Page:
Category: Holiday (page 2 of 6)

Maintaining Mental Health During the Holidays

holidaysFor many people, this is a joyous time of year. If you’re a Christian, you’re celebrating the birth of Jesus. If you’re Jewish, you celebrate Hanukkah, the miracle of lights for eight days with only enough fuel for one. If you celebrate Kwanzaa, you are celebrating “the first fruits of the harvest” for a week at the end of the month. (Heck, if you’re a Seinfeld fan, you might even be celebrating the airing of grievances during Festivus!) And if you aren’t religious at all, there’s still enough food and gifts circulating around—as well as merriment and good will—that the mood becomes infectious.

For some people, however, this is a sad and painful time of year. According to PsychologyToday.com, many factors contribute to the melancholy of the season. Possible causes include:

  • Excessive commercialization of the season, resulting in the true meaning being lost.
  • Obsession over the “perfect” gift or menu, resulting in stress and unrealistic expectations.
  • Self-reflection over accomplishments, resulting in despair over shortcomings and anger with others who have more.
  • Pressure to meet or exceed others’ or last year’s gifts, resulting in anxiety over finances.
  • Dread over familial and social obligations, resulting in stress and depression.
  • Despair over lost loved ones (and/or lost employment), sometimes even culminating in suicide or attempted suicide.

One Christmas, we had three family funerals within a span of one week. (Believe me, you couldn’t make a story like this up.) They were all on my husband’s side of the family, but actually three different branches of his family, so most people only had to attend one funeral that week. We, however, had all three: a Troilo death, a Turra death, and a Biagioni death. Grieving the first was horrible. Grieving the second was difficult. By the time we got to the third? After the shock and incredulity wore off, we were simply numb. Humans simply aren’t conditioned to process losses like that.

I thought that would be the worst holiday I ever experienced. Of course, I also thought that the year my grandfather died. That was the first time I experienced a loss of someone close to me, and it was terrible.

Several years after these sad holidays, I’m faced with another familial death. My husband’s grandmother just passed away. The funeral is this weekend. Added to that, my uncle has taken a turn for the worst and is likely never to return home. This holiday feels like the most difficult one I’ve ever faced. But I know it’s just because this pain is fresh, and the other difficult holidays are being remembered through the numbing effects of time.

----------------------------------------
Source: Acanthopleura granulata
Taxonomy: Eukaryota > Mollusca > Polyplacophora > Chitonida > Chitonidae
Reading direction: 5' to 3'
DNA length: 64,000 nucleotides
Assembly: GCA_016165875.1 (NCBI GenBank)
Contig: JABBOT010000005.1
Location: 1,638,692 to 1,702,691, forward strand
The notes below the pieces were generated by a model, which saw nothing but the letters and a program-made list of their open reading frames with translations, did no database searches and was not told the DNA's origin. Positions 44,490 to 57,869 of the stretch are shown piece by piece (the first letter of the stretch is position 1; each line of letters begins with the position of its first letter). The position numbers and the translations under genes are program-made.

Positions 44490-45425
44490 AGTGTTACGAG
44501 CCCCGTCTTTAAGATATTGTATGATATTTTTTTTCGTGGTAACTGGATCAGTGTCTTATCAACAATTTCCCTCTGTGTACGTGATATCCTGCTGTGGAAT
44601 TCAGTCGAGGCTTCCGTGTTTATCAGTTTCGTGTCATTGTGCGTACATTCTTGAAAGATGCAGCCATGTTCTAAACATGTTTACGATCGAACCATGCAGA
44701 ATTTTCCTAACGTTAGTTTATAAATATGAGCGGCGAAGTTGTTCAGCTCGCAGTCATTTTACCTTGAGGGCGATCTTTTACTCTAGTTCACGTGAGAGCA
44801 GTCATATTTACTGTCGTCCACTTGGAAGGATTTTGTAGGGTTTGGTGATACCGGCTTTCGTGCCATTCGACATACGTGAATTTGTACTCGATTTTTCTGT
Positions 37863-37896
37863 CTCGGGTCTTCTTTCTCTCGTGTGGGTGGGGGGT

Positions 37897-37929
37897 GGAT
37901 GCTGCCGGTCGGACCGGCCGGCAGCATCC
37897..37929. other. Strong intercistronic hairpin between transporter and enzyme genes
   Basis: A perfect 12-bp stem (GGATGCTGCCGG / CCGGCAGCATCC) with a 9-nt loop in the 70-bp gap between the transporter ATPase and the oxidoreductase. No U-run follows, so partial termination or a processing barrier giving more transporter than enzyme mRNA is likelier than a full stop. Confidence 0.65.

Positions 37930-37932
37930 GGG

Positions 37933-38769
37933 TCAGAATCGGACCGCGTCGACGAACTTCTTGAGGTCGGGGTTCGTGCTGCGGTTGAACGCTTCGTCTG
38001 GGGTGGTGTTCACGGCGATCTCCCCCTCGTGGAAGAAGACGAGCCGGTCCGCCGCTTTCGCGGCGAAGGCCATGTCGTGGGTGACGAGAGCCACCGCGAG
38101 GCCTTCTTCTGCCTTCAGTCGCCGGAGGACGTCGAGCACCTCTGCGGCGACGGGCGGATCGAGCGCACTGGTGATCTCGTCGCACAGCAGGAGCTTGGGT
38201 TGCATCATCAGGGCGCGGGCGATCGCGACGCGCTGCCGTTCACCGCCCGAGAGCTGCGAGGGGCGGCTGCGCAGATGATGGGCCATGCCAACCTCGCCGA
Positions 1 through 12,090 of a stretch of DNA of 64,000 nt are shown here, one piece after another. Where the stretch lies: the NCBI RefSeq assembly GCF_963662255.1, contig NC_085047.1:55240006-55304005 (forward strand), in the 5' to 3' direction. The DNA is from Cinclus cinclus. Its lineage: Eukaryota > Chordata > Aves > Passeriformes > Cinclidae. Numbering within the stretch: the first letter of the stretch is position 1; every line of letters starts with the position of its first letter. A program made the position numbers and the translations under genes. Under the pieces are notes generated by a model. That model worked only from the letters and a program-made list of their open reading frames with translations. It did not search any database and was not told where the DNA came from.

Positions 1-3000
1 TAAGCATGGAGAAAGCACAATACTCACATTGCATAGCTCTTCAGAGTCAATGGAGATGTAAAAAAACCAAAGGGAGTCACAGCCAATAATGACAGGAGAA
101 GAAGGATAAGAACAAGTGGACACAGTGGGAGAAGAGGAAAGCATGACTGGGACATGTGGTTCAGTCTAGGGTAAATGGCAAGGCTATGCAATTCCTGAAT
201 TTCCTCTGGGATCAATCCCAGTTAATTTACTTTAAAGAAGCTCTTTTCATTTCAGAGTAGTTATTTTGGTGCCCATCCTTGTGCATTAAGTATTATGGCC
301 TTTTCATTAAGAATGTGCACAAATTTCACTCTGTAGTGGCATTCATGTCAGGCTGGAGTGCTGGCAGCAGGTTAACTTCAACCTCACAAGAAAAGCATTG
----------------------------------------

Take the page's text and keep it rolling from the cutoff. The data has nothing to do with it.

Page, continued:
Time may not heal all wounds, but it certainly takes the edge off.

(click to tweet that)

So I ask you for this one favor. This year, when you meet a person who is less than jubilant, consider the stresses they might be under. Don’t call them a Scrooge or a Grinch. Instead, offer them some compassion. It might be just the holiday gift they need.

For Writers:
The triggers mentioned here are real and powerful factors that impact people, not even just during the holidays, but all year long. Fiction relies on conflict. Incorporating any of these issues as character motivation will enrich your work. I’m about to release a mainstream fiction novel full of dysfunctional family dynamics and poor choices. The motivations behind the characters’ actions, however, are understandable and in some cases even noble. These are the things that take one-dimensional characters and make them vibrant.

For Everyone:
Yes, this is an emotional time of year. If you are happy right now, my wish for you is that you continue to be so. If you are stressed, my wish is that you find relaxation. The holiday is coming whether your cookies are baked, your gifts are bought, or your cards are sent. Try to enjoy the frivolity and let the other issues go. But if you are seriously depressed? I wish you the peace of the season, the ability to focus on the good messages and intentions and the release of your anxiety, and the redirection of your negative emotions to something healthier. My prayers are with all of you, this season and always.

Do You Focus on the Negative?

couchWe broke down and bought new furniture for our family room. We’ve needed it for a while, but with two dogs that jump on it and two kids who eat in there, we didn’t see the point.

Until the dogs ate the stuffing out of the cushions.

We went to several stores and were never really satisfied with anything. So we settled on a sofa and loveseat that would match our existing chair. However, it doesn’t match our walls, so now we have to paint.

My living room hasn’t been painted since we moved in. But now we have another room on the list.

We intended to keep this set pristine. But the dogs are already using it as a bed, and my kids are eating on it again. It’s probably only a matter of time before I’m picking up stuffing off the floor.